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Jost Gippert: Our Featured Linguist!

"Buenos dias", "buenas noches" -- this was the first words in a foreign language I heard in my life, as a three-year old boy growing up in developing post-war Western Germany, where the first gastarbeiters had arrived from Spain. Fascinated by the strange sounds, I tried to get to know some more languages, the only opportunity being TV courses of English and French -- there was no foreign language education for pre-teen school children in Germany yet in those days. Read more



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What is English? And Why Should We Care?

By: Tim William Machan

To find some answers Tim Machan explores the language's present and past, and looks ahead to its futures among the one and a half billion people who speak it. His search is fascinating and important, for definitions of English have influenced education and law in many countries and helped shape the identities of those who live in them.


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Medical Writing in Early Modern English

Edited by Irma Taavitsainen and Paivi Pahta

This volume provides a new perspective on the evolution of the special language of medicine, based on the electronic corpus of Early Modern English Medical Texts, containing over two million words of medical writing from 1500 to 1700.


Academic Paper


Title: The social semiotic construction of chemical periodicity: A multimodal view
Paper URL: http://www.degruyter.com/view/j/sem.2012.2012.issue-190/sem-2012-0043/sem-2012-0043.xml?format=INT
Author: Yu Liu
Email: click here to access email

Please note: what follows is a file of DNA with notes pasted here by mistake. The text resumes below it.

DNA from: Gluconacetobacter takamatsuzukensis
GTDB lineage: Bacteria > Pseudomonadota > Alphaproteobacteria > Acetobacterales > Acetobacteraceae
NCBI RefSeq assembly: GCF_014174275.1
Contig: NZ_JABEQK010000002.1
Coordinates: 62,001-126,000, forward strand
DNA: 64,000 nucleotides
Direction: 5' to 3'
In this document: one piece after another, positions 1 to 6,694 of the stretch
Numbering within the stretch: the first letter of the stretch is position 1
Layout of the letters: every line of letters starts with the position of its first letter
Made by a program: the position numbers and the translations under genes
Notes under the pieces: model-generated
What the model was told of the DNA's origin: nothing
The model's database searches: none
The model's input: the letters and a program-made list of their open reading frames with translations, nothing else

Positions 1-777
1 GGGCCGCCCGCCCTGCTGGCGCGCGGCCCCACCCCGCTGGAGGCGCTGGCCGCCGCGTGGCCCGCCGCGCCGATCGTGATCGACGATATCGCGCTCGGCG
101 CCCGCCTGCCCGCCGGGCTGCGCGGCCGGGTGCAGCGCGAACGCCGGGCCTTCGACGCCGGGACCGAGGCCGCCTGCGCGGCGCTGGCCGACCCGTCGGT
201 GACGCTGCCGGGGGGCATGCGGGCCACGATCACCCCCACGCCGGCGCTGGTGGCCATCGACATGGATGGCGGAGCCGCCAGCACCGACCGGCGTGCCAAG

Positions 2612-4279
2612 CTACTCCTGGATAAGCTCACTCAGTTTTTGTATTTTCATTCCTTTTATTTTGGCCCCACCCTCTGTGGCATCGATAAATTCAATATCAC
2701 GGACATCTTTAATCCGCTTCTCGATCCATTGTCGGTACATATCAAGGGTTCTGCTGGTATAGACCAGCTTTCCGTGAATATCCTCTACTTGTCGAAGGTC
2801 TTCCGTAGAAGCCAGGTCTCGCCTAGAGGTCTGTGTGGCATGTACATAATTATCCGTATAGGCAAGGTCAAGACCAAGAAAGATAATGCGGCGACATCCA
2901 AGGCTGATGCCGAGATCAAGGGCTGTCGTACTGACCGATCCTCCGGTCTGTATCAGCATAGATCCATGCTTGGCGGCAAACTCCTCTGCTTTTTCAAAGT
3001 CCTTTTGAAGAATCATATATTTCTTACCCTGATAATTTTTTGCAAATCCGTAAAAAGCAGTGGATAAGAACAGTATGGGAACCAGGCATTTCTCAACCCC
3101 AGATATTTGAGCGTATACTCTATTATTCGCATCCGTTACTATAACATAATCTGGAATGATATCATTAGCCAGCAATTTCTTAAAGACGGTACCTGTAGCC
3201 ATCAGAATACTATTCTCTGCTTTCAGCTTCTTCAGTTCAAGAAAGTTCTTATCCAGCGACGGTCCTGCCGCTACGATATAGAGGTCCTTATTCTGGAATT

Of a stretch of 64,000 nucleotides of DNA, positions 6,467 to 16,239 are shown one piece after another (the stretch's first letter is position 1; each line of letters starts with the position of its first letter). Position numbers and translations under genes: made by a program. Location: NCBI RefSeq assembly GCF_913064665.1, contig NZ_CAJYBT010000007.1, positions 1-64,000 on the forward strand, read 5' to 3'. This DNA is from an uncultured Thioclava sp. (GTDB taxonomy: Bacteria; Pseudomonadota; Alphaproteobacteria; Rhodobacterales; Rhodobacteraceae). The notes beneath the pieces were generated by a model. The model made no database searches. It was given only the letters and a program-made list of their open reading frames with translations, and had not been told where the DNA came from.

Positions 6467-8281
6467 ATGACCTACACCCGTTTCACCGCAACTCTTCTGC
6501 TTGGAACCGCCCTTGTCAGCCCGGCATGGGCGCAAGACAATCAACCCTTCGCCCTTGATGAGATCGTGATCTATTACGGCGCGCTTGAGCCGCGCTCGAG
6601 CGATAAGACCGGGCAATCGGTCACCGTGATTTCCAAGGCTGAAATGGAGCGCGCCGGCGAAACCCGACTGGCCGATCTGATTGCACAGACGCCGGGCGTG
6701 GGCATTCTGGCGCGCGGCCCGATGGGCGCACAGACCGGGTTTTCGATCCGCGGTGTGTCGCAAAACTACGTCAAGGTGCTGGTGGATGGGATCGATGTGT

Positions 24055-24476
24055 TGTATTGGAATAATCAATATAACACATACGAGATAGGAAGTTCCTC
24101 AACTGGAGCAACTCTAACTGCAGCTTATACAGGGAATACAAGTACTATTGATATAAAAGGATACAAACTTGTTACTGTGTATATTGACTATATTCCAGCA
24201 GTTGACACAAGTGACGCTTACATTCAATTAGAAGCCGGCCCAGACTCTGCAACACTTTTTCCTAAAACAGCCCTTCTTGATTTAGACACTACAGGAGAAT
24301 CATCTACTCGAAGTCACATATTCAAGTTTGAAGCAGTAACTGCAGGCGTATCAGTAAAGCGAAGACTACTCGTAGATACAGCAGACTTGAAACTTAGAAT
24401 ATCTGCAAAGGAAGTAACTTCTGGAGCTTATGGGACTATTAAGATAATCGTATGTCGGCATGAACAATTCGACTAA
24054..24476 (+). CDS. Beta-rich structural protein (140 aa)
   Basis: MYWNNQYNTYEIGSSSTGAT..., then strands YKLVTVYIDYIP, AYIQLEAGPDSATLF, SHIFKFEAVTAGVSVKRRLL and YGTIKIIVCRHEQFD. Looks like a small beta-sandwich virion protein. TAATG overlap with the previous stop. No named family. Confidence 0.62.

Institution: Sichuan International Studies University
Author: Aylanda Dwi-Nugroho
Linguistic Field: Applied Linguistics; Discourse Analysis; Sociolinguistics
Abstract: Chemical periodicity is widely recognized as one fundamental idea in science and much of the existing research attempts to discover one periodic table most accurately depicting the natural order. This article adopts a multimodal perspective on the periodic system by analyzing its historical evolution and the constructed nature of periodic tables. The analysis indicates that chemical periodicity was culturally shaped as specialized functionalities for classifying elements by their similar chemical behaviors. We argue that tabular representations have powerful yet constrained modal affordances to interpret scientific phenomena and that social semiotics provides a preliminary meta-language for teaching and learning chemical periodicity.
Type: Individual Paper
Status: Completed
Publication Info: Semiotica Vol. 190-1/4 (2012), pp. 133-151
URL: http://www.degruyter.com/view/j/sem.2012.2012.issue-190/sem-2012-0043/sem-2012-0043.xml?format=INT


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